Academic journal article Education Next

Learning from Live Theater: Students Realize Gains in Knowledge, Tolerance, and More

Academic journal article Education Next

Learning from Live Theater: Students Realize Gains in Knowledge, Tolerance, and More

Article excerpt

AS SCHOOLS NARROW THEIR FOCUS on improving performance on math and reading standardized tests, they have greater difficulty justifying taking students out of the classroom for experiences that are not related to improving those test scores. Schools are either attending fewer field trips or shifting toward field trips to places they know students already enjoy. When testing is over, schools are often inclined to take students on "reward" field trips to places like amusement parks, bowling alleys, and movie theaters.

The nature of culturally enriching field trips is that they are often to places that students don't yet know they might enjoy. In a previous study, we examined the impact of field trips to an art museum. We found significant benefits in the form of knowledge, future cultural consumption, tolerance, historical empathy, and critical thinking for students assigned by lottery to visit Crystal Bridges Museum of American Art (see "The Educational Value of Field Trips," research, Winter 2014). In the current study, we examine the impact of assigning student groups by lottery to see high-qullity theater productions of Hamlet or A Christmas Carol. This is the first randomized experiment to discover what students get out of seeing live theater. Our results are generally similar to those found in the previous study. Culturally enriching field trips have significant educational benefits for students whether they are to see an art museum or live theater. Among students assigned by lottery to see live theater, we find enhanced knowledge of the plot and vocabulary in those plays, greater tolerance, and improved ability to read the emotions of others.

Our goal in pursuing research on the effects of culturally enriching field trips is to broaden the types of measures that education researchers, and in turn policymakers and practitioners, consider when judging the educational success or failure of schools. It requires significantly greater effort to collect new measures than to rely solely on state-provided math and reading tests, but we believe that this effort is worthwhile. By broadening the measures used to assess educational outcomes, we can also learn what role, if any, cultural institutions may play in producing those outcomes.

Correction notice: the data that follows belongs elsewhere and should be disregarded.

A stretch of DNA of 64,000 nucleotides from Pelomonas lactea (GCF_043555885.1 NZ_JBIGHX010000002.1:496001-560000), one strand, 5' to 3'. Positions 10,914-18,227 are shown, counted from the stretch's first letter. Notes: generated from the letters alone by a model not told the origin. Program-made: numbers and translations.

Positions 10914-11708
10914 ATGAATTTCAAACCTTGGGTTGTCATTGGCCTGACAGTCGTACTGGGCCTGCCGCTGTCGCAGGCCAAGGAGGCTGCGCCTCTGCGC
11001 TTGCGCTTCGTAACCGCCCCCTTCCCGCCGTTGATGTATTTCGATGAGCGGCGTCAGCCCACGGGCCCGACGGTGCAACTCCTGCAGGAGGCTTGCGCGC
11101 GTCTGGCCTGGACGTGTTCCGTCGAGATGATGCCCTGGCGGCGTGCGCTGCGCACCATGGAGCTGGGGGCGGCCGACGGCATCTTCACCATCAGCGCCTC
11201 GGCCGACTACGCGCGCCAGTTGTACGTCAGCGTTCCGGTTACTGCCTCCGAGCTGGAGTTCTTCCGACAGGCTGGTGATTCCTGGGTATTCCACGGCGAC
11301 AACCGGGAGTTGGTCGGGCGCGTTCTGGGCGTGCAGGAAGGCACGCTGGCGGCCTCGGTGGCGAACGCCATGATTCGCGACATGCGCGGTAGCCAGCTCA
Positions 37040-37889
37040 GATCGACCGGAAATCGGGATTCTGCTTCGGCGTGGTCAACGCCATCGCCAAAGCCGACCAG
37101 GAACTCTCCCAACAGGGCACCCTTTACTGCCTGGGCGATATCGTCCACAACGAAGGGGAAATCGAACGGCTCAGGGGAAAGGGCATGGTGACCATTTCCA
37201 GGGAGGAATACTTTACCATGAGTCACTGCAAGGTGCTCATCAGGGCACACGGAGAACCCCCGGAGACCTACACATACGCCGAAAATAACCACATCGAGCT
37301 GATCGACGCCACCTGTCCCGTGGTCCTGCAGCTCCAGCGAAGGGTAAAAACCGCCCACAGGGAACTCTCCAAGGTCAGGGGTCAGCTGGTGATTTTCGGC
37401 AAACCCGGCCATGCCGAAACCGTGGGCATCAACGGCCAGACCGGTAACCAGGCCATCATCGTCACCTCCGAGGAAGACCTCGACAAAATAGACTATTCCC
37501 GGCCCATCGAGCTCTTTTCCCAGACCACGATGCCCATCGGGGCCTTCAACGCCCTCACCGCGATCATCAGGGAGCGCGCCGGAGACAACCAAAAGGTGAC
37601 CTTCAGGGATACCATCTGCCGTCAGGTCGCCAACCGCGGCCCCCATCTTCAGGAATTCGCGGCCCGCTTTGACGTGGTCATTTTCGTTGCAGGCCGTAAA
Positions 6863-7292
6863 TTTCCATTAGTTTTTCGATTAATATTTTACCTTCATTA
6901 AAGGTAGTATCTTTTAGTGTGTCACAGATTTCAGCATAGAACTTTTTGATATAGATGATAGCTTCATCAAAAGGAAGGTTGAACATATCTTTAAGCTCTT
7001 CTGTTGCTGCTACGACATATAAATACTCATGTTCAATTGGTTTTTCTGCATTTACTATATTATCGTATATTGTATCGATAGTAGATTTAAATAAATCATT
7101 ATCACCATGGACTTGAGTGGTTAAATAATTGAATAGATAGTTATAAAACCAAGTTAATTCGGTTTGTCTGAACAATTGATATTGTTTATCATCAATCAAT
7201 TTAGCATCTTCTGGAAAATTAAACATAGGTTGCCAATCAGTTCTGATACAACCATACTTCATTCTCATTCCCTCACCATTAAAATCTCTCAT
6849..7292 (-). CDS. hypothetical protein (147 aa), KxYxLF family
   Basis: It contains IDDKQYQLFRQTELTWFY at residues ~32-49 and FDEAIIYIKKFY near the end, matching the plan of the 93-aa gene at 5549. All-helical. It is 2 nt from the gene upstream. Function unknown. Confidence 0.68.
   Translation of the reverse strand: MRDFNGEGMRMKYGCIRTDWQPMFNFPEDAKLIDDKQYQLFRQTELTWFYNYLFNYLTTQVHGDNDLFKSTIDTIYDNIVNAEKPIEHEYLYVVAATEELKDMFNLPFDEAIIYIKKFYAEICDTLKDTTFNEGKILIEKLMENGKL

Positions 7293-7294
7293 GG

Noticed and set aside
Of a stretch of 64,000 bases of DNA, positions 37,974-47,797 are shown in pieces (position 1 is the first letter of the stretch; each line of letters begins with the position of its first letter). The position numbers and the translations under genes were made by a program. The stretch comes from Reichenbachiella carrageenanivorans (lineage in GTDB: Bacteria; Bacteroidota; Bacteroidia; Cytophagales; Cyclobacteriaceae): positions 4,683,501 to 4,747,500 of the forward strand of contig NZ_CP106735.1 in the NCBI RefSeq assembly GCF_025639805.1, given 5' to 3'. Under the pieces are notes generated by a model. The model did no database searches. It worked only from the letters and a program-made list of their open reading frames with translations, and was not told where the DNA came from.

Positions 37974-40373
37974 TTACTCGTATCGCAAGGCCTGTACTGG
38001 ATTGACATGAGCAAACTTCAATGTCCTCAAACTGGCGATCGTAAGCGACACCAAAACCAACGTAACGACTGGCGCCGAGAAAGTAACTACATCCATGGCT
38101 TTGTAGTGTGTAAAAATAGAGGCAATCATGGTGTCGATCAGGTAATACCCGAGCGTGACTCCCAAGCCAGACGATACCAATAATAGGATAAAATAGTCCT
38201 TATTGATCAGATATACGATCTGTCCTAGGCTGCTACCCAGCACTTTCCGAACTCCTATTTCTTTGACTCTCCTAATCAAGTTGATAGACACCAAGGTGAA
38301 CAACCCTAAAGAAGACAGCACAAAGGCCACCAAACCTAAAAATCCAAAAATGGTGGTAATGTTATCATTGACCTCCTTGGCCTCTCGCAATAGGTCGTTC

Research Design

The opportunity to study the effects on students of seeing live theater arose as part of a collaboration with TheatreSquared, an award-winning professional theater in Fayetteville, Arkansas. TheatreSquared agreed to add matinee performances of A Christmas Carol and Hamlet, and school groups in grades 7 through 12 were offered the opportunity to receive free tickets to one of those performances. A total of 49 school groups, with 670 students, completed the application process and participated in the study. Twenty-four of those groups applied to see A Christmas Carol, and 25 applied to see Hamlet. Applicants were organized into 24 matched groupings based on their similarity in terms of grade level, demographics, and whether they comprised a drama, English, or some other type of class. Lotteries were held within each of those matched groupings to determine which groups would receive the free tickets to see a play and which would serve as the control group. A total of 22 school groups attended one of the performances, and 27 were in the control group. As one would hope from a lottery-based research design, the resulting treatment- and control-group students are generally alike in terms of gender, race, and the grade in which they are enrolled.

During the winter and spring of the 2013-14 school year, surveys were administered by members of the research team to 330 treatment- and 340 control-group students. The information was collected from each matched grouping on average 47 days after the treatment students in that matched grouping saw the play. Of the students who completed the consent forms necessary to participate in the study, we collected surveys from 78 percent in the treatment group and from 79 percent of students in the control group. …

Search by... Author
Show... All Results Primary Sources Peer-reviewed


An unknown error has occurred. Please click the button below to reload the page. If the problem persists, please try again in a little while.